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To Die with a Song in My Heart

How deathbed singers infuse comfort and a sense of the sacred to the dying

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Several years ago, I stayed with my sister for about a week after her husband, Herb, had been moved to a hospice setting.  Herb had an incurable brain tumor and was near death.  One of the most beautiful things I witnessed at hospice was a group of young people standing around Herb’s bed singing some of his favorite selections from Handel’s “Messiah.”  I still get tears in my eyes as I think about the beauty of this moment. In fact, this is what I remember most about Herb’s last moments on earth.

I asked my sister about why she had arranged for the singers to come to hospice. She said that Herb had indicated to her that he could no longer understand most of what people were saying to him, but that he could understand music perfectly.

Since then, intrigued by the power of singing to bring comfort to the dying and a sense of the sacred to our experience of death, I did some reading about “deathbed singers.”  In my brother-in-law’s case, the singers were students from the university where my sister was on the faculty. In other instances, choirs are specifically trained to serve as deathbed singers. They are sometimes called “threshold choirs.”  

While deathbed singing is still somewhat new and unique in American society, it goes back many years in some other cultures. French Benedictine monks, for example, were using Gregorian chants in the Middle Ages to bring comfort to the dying. In some Hindu and Buddhist societies, the practice of singing hymns and chanting mantras near the dying also has a long history and, in some places, continues today.

The idea of deathbed singing is growing in popularity in different places around the world. There are now at least 100 threshold choir chapters across the U.S., Canada and Australia. Threshold choirs generally consist of volunteers who participate in regular rehearsals and training sessions on how to best provide a soothing presence for people who are dying and their families.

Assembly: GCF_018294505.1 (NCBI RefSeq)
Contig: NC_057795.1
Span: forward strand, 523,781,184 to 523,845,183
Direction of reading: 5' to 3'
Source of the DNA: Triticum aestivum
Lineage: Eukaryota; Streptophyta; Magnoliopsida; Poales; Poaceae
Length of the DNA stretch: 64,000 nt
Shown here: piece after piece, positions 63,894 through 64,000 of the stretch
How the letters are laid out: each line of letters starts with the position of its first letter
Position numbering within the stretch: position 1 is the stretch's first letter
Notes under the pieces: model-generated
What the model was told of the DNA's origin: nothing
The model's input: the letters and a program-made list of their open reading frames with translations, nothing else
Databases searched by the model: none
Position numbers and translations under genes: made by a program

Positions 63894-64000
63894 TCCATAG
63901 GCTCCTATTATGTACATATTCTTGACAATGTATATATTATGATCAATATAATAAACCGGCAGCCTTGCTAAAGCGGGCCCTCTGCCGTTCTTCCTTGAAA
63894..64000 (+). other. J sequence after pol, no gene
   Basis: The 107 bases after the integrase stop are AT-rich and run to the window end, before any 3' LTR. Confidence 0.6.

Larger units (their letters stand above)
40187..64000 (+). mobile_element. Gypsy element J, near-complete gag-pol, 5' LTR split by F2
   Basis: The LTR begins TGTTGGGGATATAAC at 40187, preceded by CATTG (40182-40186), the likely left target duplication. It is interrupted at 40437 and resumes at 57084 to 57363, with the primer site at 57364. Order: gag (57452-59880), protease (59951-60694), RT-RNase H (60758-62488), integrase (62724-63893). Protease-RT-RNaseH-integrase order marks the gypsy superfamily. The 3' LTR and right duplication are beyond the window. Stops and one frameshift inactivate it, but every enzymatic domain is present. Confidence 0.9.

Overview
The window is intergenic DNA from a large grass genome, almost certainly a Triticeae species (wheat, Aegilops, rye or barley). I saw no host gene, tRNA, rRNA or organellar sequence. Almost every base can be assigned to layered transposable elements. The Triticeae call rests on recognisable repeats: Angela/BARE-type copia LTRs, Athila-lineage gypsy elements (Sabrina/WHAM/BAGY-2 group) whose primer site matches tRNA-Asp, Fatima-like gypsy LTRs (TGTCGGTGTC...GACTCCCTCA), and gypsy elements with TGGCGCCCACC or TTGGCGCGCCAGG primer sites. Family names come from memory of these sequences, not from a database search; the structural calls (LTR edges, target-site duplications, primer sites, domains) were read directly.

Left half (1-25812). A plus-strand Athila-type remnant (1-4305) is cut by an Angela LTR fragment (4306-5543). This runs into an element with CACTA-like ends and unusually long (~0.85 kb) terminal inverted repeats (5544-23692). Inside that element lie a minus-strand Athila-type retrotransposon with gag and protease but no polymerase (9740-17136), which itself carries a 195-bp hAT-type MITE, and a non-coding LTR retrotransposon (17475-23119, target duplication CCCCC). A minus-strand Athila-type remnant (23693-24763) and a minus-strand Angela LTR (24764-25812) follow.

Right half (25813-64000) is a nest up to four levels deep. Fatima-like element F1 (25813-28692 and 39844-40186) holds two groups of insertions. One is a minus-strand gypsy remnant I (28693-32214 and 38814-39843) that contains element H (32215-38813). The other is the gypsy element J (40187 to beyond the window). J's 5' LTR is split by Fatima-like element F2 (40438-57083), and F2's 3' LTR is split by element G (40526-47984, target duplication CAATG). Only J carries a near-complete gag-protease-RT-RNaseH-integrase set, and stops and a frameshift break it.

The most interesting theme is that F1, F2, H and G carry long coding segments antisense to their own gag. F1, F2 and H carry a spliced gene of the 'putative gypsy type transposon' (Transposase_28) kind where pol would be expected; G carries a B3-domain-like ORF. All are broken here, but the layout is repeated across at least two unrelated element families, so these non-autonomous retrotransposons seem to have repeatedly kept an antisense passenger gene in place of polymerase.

Deathbed singing is based on the understanding that music can bring comfort to both the dying and the loved ones left behind. Music, as Herb indicated, can take us to places where words alone prove inadequate. Deathbed singing is also based on the understanding that dying can be a sacred event. Music honors and gives expression to this sacredness. 

The term “sacred dying” is used by Dr. Megory Anderson in her work on death and dying. Anderson is the Founder and Executive Director of the Sacred Dying Foundation (SDF) and the author of the book, Sacred Dying: Creating Rituals for Embracing the End of Life. Anderson refers to death—not as a failure or embarrassment—but as a transition, a mysterious process, and something that is as natural as birth. One of the end-of-life rituals she describes in her book is deathbed singing.

Several months ago, I started a new spiritual practice of beginning each day reflecting on what is in my heart. I write the words “My heart is . . .” and then, after some reflection, complete the sentence by describing what I am feeling at the time. Here are some examples of what I recently wrote: My heart is grateful. My heart is concerned. My heart is troubled. My heart is full of joy.

I’m not sure how I will be feeling—or what will be in my heart—when I come to die, but I hope it won’t be resentment, regret, fear, or anger. Perhaps there will be people around me who can help me ward off such feelings and bring me to a place of peace.  Perhaps they will do so by singing.  I would like that, as a song is one of the best things I can think of to have in my heart as I die.


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